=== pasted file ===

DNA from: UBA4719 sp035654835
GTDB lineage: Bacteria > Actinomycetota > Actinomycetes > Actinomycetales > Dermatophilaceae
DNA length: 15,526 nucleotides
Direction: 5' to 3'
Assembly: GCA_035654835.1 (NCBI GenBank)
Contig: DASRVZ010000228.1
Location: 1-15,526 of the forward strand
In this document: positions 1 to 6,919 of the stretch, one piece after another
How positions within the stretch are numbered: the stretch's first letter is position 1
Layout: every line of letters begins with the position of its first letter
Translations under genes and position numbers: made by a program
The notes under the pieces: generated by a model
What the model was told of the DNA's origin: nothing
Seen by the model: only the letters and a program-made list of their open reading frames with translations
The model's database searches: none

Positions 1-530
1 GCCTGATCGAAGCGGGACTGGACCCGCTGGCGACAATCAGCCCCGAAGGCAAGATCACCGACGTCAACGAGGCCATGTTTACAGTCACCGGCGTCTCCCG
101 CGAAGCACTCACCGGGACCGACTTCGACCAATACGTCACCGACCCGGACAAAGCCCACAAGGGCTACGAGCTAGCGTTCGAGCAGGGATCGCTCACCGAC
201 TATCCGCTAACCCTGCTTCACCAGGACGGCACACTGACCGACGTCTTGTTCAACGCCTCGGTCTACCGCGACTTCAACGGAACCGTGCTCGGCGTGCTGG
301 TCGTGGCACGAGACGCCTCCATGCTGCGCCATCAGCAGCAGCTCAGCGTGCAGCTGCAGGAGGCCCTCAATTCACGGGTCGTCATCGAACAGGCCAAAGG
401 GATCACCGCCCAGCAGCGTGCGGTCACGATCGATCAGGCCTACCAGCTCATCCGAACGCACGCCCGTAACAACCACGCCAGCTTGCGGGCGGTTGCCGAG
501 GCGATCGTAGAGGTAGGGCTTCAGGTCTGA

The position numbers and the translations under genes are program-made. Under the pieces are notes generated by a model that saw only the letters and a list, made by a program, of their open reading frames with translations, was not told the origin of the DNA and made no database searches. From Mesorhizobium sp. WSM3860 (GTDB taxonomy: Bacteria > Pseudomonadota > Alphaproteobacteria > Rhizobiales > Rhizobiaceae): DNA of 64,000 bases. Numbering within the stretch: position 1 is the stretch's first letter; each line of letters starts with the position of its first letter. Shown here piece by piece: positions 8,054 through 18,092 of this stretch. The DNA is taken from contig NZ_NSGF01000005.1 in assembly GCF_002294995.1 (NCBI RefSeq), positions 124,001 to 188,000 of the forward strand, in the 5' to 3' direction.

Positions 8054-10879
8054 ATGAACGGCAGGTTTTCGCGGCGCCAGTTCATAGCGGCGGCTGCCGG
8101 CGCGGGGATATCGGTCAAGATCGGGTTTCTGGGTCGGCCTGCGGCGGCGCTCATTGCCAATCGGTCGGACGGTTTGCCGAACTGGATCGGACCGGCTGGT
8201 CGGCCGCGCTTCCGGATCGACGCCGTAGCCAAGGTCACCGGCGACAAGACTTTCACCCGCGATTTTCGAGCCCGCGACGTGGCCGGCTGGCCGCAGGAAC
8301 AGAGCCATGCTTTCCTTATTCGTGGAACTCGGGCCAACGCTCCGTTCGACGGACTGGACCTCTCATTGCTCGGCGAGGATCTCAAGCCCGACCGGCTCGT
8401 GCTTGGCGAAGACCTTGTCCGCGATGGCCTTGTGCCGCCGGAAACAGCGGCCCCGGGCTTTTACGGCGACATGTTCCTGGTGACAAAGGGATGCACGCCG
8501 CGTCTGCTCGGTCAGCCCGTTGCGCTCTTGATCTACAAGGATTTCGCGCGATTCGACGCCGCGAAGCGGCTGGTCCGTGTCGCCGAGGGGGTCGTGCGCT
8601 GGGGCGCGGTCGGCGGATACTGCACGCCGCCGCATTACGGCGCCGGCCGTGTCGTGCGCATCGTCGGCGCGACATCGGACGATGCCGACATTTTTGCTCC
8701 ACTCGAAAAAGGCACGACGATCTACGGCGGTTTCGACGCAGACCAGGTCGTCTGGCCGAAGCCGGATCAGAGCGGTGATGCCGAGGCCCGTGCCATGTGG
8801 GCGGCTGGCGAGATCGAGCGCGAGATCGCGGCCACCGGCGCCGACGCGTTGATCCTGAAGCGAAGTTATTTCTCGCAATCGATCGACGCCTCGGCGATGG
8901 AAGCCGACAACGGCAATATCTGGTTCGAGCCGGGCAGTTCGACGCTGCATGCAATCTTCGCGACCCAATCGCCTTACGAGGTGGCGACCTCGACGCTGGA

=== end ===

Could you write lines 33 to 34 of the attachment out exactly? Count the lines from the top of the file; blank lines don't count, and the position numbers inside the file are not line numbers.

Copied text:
8801 GCGGCTGGCGAGATCGAGCGCGAGATCGCGGCCACCGGCGCCGACGCGTTGATCCTGAAGCGAAGTTATTTCTCGCAATCGATCGACGCCTCGGCGATGG
8901 AAGCCGACAACGGCAATATCTGGTTCGAGCCGGGCAGTTCGACGCTGCATGCAATCTTCGCGACCCAATCGCCTTACGAGGTGGCGACCTCGACGCTGGA